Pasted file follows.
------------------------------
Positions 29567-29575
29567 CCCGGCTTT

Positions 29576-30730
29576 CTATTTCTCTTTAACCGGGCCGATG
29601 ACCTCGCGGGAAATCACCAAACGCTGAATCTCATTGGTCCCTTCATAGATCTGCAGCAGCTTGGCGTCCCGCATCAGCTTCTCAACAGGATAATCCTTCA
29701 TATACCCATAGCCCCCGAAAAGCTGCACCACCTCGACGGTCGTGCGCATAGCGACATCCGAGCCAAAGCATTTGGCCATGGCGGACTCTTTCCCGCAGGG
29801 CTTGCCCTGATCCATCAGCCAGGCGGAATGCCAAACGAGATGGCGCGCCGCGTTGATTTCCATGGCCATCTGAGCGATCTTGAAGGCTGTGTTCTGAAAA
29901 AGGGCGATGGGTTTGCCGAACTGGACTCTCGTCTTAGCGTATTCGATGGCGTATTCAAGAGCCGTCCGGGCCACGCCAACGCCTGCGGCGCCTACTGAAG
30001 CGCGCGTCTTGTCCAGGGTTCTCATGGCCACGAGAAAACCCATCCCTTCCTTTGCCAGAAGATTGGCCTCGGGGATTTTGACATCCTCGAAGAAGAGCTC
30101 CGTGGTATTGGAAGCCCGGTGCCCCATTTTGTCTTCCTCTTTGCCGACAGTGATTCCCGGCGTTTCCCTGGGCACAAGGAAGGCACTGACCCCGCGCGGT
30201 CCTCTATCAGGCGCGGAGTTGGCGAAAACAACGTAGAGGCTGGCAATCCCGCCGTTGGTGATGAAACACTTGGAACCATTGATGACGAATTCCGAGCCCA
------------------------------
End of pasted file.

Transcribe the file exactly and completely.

Positions 29567-29575
29567 CCCGGCTTT

Positions 29576-30730
29576 CTATTTCTCTTTAACCGGGCCGATG
29601 ACCTCGCGGGAAATCACCAAACGCTGAATCTCATTGGTCCCTTCATAGATCTGCAGCAGCTTGGCGTCCCGCATCAGCTTCTCAACAGGATAATCCTTCA
29701 TATACCCATAGCCCCCGAAAAGCTGCACCACCTCGACGGTCGTGCGCATAGCGACATCCGAGCCAAAGCATTTGGCCATGGCGGACTCTTTCCCGCAGGG
29801 CTTGCCCTGATCCATCAGCCAGGCGGAATGCCAAACGAGATGGCGCGCCGCGTTGATTTCCATGGCCATCTGAGCGATCTTGAAGGCTGTGTTCTGAAAA
29901 AGGGCGATGGGTTTGCCGAACTGGACTCTCGTCTTAGCGTATTCGATGGCGTATTCAAGAGCCGTCCGGGCCACGCCAACGCCTGCGGCGCCTACTGAAG
30001 CGCGCGTCTTGTCCAGGGTTCTCATGGCCACGAGAAAACCCATCCCTTCCTTTGCCAGAAGATTGGCCTCGGGGATTTTGACATCCTCGAAGAAGAGCTC
30101 CGTGGTATTGGAAGCCCGGTGCCCCATTTTGTCTTCCTCTTTGCCGACAGTGATTCCCGGCGTTTCCCTGGGCACAAGGAAGGCACTGACCCCGCGCGGT
30201 CCTCTATCAGGCGCGGAGTTGGCGAAAACAACGTAGAGGCTGGCAATCCCGCCGTTGGTGATGAAACACTTGGAACCATTGATGACGAATTCCGAGCCCA